No! [Laughs.] And I actually don’t really look like her. I think we sort of look enough alike, that you go, ‘Oh, okay…’ but we actually don’t look alike. It’s the combination of everything put together and I think it’s possible, but I’m actually pretty different. She’s got such an iconic look and there are so many copycats of Gloria, too, because she’s so famous with her look. We were trying to navigate that fine line of not wanting it to be a caricature.
In real life, she was very chic, and as it is discussed on the show, the media made her the “face” of feminism in the ‘70s. Out of all of the costumes you did wear in the show—or maybe even some looks you found during the archival research phase—which one was your favorite?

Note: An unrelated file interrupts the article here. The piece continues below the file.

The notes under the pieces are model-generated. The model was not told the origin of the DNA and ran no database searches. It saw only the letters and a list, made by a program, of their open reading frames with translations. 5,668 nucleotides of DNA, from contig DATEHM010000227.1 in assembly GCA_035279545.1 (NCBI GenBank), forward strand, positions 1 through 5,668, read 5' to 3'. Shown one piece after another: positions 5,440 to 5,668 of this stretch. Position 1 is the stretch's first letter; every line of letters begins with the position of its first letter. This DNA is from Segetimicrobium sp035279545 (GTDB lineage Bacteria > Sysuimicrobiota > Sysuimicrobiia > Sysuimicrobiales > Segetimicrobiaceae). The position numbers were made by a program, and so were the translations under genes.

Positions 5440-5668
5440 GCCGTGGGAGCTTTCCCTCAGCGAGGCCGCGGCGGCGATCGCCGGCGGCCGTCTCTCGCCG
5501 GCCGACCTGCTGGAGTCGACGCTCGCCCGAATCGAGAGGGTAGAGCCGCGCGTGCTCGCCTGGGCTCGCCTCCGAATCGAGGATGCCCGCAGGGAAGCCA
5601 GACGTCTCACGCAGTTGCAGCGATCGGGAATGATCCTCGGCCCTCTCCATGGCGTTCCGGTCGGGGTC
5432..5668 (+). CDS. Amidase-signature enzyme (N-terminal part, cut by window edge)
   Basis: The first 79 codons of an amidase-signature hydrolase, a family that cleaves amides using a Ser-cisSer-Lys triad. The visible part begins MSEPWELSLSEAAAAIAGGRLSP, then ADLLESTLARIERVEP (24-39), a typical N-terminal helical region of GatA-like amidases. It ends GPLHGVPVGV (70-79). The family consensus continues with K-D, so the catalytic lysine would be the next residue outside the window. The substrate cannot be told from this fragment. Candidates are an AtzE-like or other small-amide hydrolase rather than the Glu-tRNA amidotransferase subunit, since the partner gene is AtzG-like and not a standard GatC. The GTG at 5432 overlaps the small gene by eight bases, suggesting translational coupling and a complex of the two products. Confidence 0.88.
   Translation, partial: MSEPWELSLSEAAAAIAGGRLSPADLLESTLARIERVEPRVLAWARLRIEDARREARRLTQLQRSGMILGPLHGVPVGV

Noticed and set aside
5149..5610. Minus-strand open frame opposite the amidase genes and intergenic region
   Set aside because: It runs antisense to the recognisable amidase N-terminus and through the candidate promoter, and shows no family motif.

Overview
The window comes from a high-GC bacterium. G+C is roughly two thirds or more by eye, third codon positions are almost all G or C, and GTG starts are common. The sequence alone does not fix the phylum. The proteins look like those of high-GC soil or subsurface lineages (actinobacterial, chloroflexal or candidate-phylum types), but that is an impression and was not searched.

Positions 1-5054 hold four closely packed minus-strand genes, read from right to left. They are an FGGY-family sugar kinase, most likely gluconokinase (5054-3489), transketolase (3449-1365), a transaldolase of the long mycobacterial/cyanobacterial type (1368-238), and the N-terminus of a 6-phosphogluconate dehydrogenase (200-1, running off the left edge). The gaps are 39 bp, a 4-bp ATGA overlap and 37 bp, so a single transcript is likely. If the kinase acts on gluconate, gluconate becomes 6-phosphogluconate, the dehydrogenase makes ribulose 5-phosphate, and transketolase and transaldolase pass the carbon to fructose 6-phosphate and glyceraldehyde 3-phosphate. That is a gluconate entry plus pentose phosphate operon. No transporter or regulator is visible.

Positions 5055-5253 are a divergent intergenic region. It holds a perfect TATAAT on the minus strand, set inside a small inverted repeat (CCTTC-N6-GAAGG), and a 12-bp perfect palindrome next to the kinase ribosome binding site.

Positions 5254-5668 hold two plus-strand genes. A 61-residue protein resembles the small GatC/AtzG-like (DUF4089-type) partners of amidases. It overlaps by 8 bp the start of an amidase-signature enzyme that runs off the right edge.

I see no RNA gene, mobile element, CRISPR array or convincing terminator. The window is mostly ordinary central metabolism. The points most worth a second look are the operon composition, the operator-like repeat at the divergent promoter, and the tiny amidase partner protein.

She had so many iconic looks. She’s also one of those people who can wear anything and make it look chic, you know? She has that innate grace and chicness about her, so she could be in something like a simple navy blue t-shirt and a pair of jeans and she looks impossibly cool. She has that effortlessness that every great fashion icon has. But I remember seeing footage of her in a long coat with embroidery. I’m not describing it well, but she had amazing hair and she was quite stunning at some event in the early ‘70s.
Have you met the real Gloria Steinem? Or any of the other figures featured on the show who are still alive? Did anyone consult on the show?